EVEN in Classic Quotes

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Quotes from The Great Gatsby by F. Scott Fitzgerald
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 Current Search - even in The Great Gatsby
1  I am not even faintly like a rose.
The Great Gatsby By F. Scott Fitzgerald
ContextHighlight   In Chapter 1
2  I suppose he'd had the name ready for a long time, even then.
The Great Gatsby By F. Scott Fitzgerald
ContextHighlight   In Chapter 6
3  Of course I knew what they were referring to, but I wasn't even vaguely engaged.
The Great Gatsby By F. Scott Fitzgerald
ContextHighlight   In Chapter 1
4  Their house was even more elaborate than I expected, a cheerful red and white Georgian Colonial mansion overlooking the bay.
The Great Gatsby By F. Scott Fitzgerald
ContextHighlight   In Chapter 1
5  There was a touch of paternal contempt in it, even toward people he liked--and there were men at New Haven who had hated his guts.
The Great Gatsby By F. Scott Fitzgerald
ContextHighlight   In Chapter 1
6  He borrowed somebody's best suit to get married in and never even told me about it, and the man came after it one day when he was out.
The Great Gatsby By F. Scott Fitzgerald
ContextHighlight   In Chapter 2
7  Gatsby, his hands still in his pockets, was reclining against the mantelpiece in a strained counterfeit of perfect ease, even of boredom.
The Great Gatsby By F. Scott Fitzgerald
ContextHighlight   In Chapter 5
8  He told me all this very much later, but I've put it down here with the idea of exploding those first wild rumors about his antecedents, which weren't even faintly true.
The Great Gatsby By F. Scott Fitzgerald
ContextHighlight   In Chapter 6
9  Through all he said, even through his appalling sentimentality, I was reminded of something--an elusive rhythm, a fragment of lost words, that I had heard somewhere a long time ago.
The Great Gatsby By F. Scott Fitzgerald
ContextHighlight   In Chapter 6
10  It occurred to me that he had been very slowly bending toward her all evening to attain this proximity, and even while I watched I saw him stoop one ultimate degree and kiss at her cheek.
The Great Gatsby By F. Scott Fitzgerald
ContextHighlight   In Chapter 6
11  The bored haughty face that she turned to the world concealed something--most affectations conceal something eventually, even though they don't in the beginning--and one day I found what it was.
The Great Gatsby By F. Scott Fitzgerald
ContextHighlight   In Chapter 3
12  I couldn't guess what Daisy and Tom were thinking but I doubt if even Miss Baker who seemed to have mastered a certain hardy skepticism was able utterly to put this fifth guest's shrill metallic urgency out of mind.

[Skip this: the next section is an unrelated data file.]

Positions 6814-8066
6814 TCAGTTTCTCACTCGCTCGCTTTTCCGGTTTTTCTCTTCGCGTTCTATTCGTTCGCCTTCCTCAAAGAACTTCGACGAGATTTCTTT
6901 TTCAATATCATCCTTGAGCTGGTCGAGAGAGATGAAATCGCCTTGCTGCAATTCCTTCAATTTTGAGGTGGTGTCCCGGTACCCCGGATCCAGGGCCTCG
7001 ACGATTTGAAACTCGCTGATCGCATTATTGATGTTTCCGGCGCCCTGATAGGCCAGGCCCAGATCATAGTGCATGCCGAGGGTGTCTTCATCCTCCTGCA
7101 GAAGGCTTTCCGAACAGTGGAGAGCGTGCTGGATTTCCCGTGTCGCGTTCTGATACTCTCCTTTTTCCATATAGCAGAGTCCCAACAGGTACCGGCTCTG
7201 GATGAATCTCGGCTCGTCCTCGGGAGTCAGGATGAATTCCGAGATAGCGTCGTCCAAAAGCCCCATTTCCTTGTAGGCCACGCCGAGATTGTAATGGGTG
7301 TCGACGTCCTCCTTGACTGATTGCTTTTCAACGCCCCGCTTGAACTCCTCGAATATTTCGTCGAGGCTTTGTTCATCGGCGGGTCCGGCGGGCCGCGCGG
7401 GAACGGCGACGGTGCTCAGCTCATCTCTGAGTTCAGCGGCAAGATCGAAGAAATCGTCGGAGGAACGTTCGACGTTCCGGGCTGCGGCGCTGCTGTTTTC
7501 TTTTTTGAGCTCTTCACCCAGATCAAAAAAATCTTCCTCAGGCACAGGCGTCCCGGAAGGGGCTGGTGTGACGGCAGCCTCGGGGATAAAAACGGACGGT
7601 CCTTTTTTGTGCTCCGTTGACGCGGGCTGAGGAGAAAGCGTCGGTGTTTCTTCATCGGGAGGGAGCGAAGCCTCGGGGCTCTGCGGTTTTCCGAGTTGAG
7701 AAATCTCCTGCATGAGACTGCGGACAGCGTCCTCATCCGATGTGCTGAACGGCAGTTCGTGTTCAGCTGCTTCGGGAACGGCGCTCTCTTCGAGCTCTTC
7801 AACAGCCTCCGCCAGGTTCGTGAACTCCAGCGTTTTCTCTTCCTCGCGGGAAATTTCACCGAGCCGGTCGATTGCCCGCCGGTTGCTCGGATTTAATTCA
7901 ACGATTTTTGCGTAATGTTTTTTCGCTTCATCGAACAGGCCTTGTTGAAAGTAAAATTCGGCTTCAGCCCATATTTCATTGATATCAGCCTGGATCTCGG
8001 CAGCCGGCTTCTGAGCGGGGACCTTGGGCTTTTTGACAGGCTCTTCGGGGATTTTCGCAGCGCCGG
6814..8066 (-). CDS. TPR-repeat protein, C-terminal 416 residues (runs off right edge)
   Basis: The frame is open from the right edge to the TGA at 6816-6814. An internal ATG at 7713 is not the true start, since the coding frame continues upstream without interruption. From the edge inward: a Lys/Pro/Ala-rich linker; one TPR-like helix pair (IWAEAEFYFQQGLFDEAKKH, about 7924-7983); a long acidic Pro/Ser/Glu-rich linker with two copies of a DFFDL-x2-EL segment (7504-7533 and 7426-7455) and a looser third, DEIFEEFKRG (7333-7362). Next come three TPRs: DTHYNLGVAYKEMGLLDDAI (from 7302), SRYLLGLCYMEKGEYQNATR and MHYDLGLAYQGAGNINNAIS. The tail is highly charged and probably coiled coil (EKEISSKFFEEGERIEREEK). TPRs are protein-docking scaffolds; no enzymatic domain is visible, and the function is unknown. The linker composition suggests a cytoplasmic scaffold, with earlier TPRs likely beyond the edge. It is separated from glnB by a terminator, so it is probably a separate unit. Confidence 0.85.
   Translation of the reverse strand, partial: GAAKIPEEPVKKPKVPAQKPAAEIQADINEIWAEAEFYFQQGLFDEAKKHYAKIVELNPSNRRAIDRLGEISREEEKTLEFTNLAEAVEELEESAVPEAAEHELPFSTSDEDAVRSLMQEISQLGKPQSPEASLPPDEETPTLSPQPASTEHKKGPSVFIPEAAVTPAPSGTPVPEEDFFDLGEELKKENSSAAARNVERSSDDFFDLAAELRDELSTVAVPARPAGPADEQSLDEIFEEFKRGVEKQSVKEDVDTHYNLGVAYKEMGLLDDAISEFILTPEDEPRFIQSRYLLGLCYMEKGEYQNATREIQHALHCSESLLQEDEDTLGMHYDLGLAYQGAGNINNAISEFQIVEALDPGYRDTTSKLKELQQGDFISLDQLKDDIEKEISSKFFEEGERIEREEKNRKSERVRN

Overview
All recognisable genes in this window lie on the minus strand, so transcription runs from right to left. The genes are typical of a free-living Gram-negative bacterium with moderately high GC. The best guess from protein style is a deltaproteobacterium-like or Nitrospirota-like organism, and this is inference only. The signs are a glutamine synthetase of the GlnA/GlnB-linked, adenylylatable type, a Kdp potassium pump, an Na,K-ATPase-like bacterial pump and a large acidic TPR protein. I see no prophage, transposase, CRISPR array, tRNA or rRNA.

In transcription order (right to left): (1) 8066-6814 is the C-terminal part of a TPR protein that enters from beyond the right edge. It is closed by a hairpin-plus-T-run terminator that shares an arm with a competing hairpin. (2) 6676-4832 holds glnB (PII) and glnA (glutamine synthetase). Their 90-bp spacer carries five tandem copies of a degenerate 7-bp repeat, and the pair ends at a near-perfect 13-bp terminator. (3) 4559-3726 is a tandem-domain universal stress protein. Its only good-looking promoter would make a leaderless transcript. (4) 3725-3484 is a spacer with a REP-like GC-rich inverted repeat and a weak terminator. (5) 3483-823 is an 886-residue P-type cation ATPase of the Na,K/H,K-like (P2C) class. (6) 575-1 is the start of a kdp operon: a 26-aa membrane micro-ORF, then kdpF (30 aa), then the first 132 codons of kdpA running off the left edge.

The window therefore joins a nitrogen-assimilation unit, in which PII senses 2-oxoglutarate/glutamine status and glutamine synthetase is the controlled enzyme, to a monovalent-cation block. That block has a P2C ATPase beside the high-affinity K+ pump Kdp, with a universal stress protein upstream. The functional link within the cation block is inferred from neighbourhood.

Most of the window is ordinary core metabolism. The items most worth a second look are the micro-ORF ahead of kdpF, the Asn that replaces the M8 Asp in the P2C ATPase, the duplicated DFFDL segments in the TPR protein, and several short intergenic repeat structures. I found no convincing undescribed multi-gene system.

The Great Gatsby By F. Scott Fitzgerald
ContextHighlight   In Chapter 1
13  I even had a short affair with a girl who lived in Jersey City and worked in the accounting department, but her brother began throwing mean looks in my direction so when she went on her vacation in July I let it blow quietly away.
The Great Gatsby By F. Scott Fitzgerald
ContextHighlight   In Chapter 3
14  Not even the effeminate swank of his riding clothes could hide the enormous power of that body--he seemed to fill those glistening boots until he strained the top lacing and you could see a great pack of muscle shifting when his shoulder moved under his thin coat.
The Great Gatsby By F. Scott Fitzgerald
ContextHighlight   In Chapter 1
15  He was balancing himself on the dashboard of his car with that resourcefulness of movement that is so peculiarly American--that comes, I suppose, with the absence of lifting work or rigid sitting in youth and, even more, with the formless grace of our nervous, sporadic games.
The Great Gatsby By F. Scott Fitzgerald
ContextHighlight   In Chapter 4
16  He was employed in a vague personal capacity--while he remained with Cody he was in turn steward, mate, skipper, secretary, and even jailor, for Dan Cody sober knew what lavish doings Dan Cody drunk might soon be about and he provided for such contingencies by reposing more and more trust in Gatsby.
The Great Gatsby By F. Scott Fitzgerald
ContextHighlight   In Chapter 6
17  When the "Jazz History of the World" was over girls were putting their heads on men's shoulders in a puppyish, convivial way, girls were swooning backward playfully into men's arms, even into groups knowing that some one would arrest their falls--but no one swooned backward on Gatsby and no French bob touched Gatsby's shoulder and no singing quartets were formed with Gatsby's head for one link.
The Great Gatsby By F. Scott Fitzgerald
ContextHighlight   In Chapter 3
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